The Importance of Owning Our Story: What healthcare social media can learn from the Japan nuclear catastrophe

A month ago, when the experts were still trying to decide what really was going to happen as a result of the nuclear plant damage in Japan, a blog post by Dr. Oehman, an MIT scientist, went viral saying that “there was and will not be any significant release of radioactivity from the damaged Japanese reactors.” Not only was Dr. Oehman wrong, he wasn’t even a physicist. In fact, the “blog post” was adapted from a private email he sent to his cousin living in Japan to reassure him that he did not need to fly back to Australia.

Health care providers on the internet need to learn from this experience and own their story. The public wanted to hear a clear and thorough explanation from an expert on the issue, and at the time the blog post went live, it was one of the only such explanations available. In social psychology, it’s been shown that people’s perceptions of speaker bias affect how much they believe the speaker. If the speaker goes along with the bias expected given his or her background or profession, people are less likely to believe what they are saying because they attribute his arguments to factors other than authentic belief in their truth. Since Dr. Oehman was originally thought to be a physicist and since his report went against what other physicists were saying at the time, people were even more convinced by it than if he had repeated the general consensus.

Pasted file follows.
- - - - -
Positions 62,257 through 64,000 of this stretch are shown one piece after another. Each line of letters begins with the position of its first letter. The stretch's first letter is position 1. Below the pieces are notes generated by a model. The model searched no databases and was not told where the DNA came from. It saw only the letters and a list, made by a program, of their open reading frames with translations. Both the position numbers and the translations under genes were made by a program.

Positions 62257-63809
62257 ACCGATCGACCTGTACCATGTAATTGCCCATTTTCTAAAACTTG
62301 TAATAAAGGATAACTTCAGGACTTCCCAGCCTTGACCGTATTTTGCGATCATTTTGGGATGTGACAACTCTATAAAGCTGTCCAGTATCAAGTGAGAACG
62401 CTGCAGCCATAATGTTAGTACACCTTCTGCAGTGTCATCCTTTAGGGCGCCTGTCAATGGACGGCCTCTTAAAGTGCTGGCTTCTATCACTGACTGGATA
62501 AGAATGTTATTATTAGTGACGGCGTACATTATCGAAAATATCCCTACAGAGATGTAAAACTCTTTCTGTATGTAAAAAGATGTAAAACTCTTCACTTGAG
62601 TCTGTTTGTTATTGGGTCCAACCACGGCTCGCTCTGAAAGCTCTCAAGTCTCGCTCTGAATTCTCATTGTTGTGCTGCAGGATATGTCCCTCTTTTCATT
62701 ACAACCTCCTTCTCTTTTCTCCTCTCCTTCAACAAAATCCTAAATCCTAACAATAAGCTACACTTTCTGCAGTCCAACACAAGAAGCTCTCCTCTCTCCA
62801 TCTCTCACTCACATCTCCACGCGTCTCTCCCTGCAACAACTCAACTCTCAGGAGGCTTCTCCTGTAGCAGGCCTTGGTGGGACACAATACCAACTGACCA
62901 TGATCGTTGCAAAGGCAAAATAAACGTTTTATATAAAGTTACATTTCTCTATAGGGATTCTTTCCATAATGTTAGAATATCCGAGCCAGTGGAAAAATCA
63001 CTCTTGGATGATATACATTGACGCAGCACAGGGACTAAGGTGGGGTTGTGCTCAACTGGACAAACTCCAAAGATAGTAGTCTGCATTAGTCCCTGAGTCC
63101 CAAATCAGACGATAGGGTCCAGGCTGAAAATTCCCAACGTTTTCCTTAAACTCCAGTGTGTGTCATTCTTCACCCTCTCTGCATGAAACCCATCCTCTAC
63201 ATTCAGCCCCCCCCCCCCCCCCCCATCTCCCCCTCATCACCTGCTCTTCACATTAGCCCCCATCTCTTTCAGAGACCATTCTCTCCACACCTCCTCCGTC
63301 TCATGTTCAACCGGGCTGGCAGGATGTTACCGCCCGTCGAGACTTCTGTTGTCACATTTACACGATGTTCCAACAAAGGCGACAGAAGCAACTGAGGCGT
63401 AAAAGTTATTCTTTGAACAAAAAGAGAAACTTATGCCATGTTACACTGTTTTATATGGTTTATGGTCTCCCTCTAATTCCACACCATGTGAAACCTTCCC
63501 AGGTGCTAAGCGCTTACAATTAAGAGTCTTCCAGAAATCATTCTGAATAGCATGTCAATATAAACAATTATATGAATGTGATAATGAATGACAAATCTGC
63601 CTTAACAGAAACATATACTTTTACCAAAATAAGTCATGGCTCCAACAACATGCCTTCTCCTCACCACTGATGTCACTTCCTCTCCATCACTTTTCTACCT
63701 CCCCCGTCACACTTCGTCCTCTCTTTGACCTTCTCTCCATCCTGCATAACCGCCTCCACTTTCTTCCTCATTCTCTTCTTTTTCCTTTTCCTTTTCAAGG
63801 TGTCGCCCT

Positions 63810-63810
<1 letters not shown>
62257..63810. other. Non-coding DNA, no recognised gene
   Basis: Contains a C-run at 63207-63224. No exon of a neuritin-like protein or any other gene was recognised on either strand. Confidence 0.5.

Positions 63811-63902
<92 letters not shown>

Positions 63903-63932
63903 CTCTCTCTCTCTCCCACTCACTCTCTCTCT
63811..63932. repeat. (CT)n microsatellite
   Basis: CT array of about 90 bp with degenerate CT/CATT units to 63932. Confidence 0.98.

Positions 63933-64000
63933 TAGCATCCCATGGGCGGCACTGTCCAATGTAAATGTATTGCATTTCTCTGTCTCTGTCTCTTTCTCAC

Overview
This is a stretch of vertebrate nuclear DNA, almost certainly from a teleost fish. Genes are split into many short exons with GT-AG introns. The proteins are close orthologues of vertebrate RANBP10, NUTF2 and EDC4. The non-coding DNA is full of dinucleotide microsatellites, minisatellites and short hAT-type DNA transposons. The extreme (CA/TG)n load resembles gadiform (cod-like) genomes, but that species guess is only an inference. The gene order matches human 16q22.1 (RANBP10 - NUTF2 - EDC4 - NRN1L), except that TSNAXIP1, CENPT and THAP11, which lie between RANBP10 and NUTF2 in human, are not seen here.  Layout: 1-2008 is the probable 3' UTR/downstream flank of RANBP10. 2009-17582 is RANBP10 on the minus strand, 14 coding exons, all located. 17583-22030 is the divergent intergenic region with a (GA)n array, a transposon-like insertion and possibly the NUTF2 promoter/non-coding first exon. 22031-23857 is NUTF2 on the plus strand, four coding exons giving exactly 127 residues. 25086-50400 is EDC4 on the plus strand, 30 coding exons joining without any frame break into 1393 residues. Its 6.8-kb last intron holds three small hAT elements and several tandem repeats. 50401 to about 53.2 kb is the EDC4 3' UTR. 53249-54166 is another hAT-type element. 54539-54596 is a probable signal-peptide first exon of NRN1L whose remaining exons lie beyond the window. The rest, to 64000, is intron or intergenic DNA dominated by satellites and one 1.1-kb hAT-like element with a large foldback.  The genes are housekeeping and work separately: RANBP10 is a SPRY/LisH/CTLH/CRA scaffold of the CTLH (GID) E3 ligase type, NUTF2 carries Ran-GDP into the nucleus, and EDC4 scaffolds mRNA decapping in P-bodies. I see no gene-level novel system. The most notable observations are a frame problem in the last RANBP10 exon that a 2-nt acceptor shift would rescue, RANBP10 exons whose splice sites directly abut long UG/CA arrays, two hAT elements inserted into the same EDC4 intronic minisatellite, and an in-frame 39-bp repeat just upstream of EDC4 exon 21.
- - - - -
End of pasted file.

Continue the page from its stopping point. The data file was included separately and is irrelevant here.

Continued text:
In healthcare, such reports by underqualified speakers or worse yet, credentialed but untrustworthy speakers are even more commonplace. That is why doctors that want the public to really have accurate information about their health need to create content. We need to make sure that the correct information is out there so that people don’t turn to misinformation due to lack of information about their particular health issue.

Furthermore, in order to maintain a believable and authentic personality, physicians need to carefully maintain their online profiles, avoid associations with industry and other ulterior motives and establish themselves as a trustworthy source of healthcare information. Individually, our reach may not exceed that of Dr. Oz, but together, I have confidence that the healthcare social media space has the capability to do some serious work towards debunking health misinformation.

*Photo Credit: *Salon